Falkland Islands
Falkland Islands Guide

Surrounded by the Atlantic Ocean, pounding waves and billowing spray sculpt the shores of the Falkland Islands with an artistic flourish. The Falklands archipelago is teeming with wonders of nature and wildlife; an unpolluted environment with fantastically clear blue skies, seamless horizons, vast open spaces and stunning white sand beaches.

The Falklands environment is very much a natural paradise with tiny settlements nestling in many miles of open spaces, subdued but spectacular hues, fascinating rivers of rock, seas of brilliant aqua greens and silvery blues. Wildlife is free to roam; many species have chosen the Islands as their home. Discover the special feeling when a penguin comes close, stops, takes a good look and then continues on its way; watch nature in the raw as a whale takes a penguin as prey; marvel at the delicate beauty of endemic flowers.

The Falklands archipelago consists of two main islands, East and West Falkland with smaller islands scattered around the shores, creating a traveller’s paradise. Each destination has something special and unique to offer, from the smallest settlement on a remote island to Stanley, the southern-most capital in the World, characterised by colourful buildings and features of its British heritage, red telephone boxes, post boxes and public houses.

People make places; everywhere a warm welcome awaits. Falkland Islanders enrich any visit with genuine warmth making visitors feel like old friends. Discover the traditional hospitality of the “Camp” – all areas outside Stanley – and the friendliness evident in the small capital where everyone seems to know everyone else.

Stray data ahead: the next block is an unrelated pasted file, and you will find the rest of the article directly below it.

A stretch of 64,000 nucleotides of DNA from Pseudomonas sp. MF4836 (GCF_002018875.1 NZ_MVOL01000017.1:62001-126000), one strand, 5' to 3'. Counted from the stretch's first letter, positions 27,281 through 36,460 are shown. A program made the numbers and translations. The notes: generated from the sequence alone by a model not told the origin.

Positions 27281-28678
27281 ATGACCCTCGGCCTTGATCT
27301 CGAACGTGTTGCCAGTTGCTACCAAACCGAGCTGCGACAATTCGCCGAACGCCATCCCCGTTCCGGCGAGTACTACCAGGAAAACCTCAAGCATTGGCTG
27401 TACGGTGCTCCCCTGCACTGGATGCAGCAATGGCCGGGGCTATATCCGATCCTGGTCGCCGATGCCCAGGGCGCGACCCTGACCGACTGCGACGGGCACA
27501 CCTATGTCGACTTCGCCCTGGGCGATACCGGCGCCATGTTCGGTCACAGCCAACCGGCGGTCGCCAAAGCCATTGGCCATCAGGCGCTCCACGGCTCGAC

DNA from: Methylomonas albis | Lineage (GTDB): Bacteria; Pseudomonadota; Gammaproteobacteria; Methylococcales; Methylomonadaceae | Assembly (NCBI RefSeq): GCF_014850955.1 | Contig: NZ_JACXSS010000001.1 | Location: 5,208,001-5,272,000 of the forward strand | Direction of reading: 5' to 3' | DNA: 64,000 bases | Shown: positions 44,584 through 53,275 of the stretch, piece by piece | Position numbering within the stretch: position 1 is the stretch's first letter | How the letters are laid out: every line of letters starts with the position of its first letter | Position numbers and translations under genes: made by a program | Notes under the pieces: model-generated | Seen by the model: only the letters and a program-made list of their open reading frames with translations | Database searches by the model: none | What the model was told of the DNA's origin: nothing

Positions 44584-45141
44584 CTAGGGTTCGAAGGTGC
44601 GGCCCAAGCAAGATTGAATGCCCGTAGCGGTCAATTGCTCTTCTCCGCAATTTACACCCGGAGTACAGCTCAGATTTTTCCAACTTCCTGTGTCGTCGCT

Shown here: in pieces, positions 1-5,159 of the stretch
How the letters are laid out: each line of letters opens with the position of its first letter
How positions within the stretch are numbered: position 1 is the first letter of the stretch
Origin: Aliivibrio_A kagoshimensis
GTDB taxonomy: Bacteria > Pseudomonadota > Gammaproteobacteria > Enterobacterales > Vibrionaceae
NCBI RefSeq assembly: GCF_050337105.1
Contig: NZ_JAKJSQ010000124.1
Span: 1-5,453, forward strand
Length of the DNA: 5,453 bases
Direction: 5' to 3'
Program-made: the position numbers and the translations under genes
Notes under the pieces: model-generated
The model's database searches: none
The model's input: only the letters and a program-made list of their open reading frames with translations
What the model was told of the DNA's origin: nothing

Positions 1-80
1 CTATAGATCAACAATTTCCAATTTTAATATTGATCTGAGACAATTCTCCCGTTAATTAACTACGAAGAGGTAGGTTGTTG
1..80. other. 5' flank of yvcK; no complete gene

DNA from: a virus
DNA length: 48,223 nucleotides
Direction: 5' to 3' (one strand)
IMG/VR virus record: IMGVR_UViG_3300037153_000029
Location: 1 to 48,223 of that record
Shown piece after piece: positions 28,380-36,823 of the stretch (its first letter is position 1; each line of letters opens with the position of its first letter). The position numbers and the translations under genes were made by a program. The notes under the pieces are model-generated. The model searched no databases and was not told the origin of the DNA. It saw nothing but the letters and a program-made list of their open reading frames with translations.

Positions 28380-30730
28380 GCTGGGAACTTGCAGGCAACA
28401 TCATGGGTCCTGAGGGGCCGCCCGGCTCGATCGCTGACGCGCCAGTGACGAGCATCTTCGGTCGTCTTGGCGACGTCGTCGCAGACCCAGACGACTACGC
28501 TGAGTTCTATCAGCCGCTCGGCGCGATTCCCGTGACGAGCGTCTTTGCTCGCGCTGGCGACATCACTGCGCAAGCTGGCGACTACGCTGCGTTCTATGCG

Ethical Travel Issues and advice

The Falkland Islands are a homogeneous society, with the majority of inhabitants descended from Scottish and Welsh immigrants who settled the territory in 1833. The 2006 census listed some Falklands residents as descendants of French, Gibraltarians and Scandinavians, but that a one-third of residents were born on the archipelago, with foreign-born residents assimilated into local culture. The population (2,932 inhabitants in 2012) now primarily consists of native-born Falkland Islanders, the majority of British descent. Immigration from the United Kingdom, the South Atlantic island of Saint Helena, and Chile has reversed a population decline. The predominant (and official) language is English. Under the British Nationality (Falkland Islands) Act 1983, Falkland Islanders are British citizens.

Falklands culture is “based on the British culture brought with the settlers from the British Isles”, although it has been influenced by the cultures of Hispanic South America. Some terms and place names used by the islands’ former Gaucho inhabitants are still applied in local speech. According to naturalist Will Wagstaff, “the Falkland Islands are a very social place, and stopping for a chat is a way of life”.

The islands have two weekly newspapers: Teaberry Express and The Penguin News, and television and radio broadcasts generally feature programming from the United Kingdom. Wagstaff describes local cuisine as “very British in character with much use made of the homegrown vegetables, local lamb, mutton, beef, and fish”. Common between meals are “home made cakes and biscuits with tea or coffee”. Social activities are, according to Wagstaff, “typical of that of a small British town with a variety of clubs and organisations covering many aspects of community life”.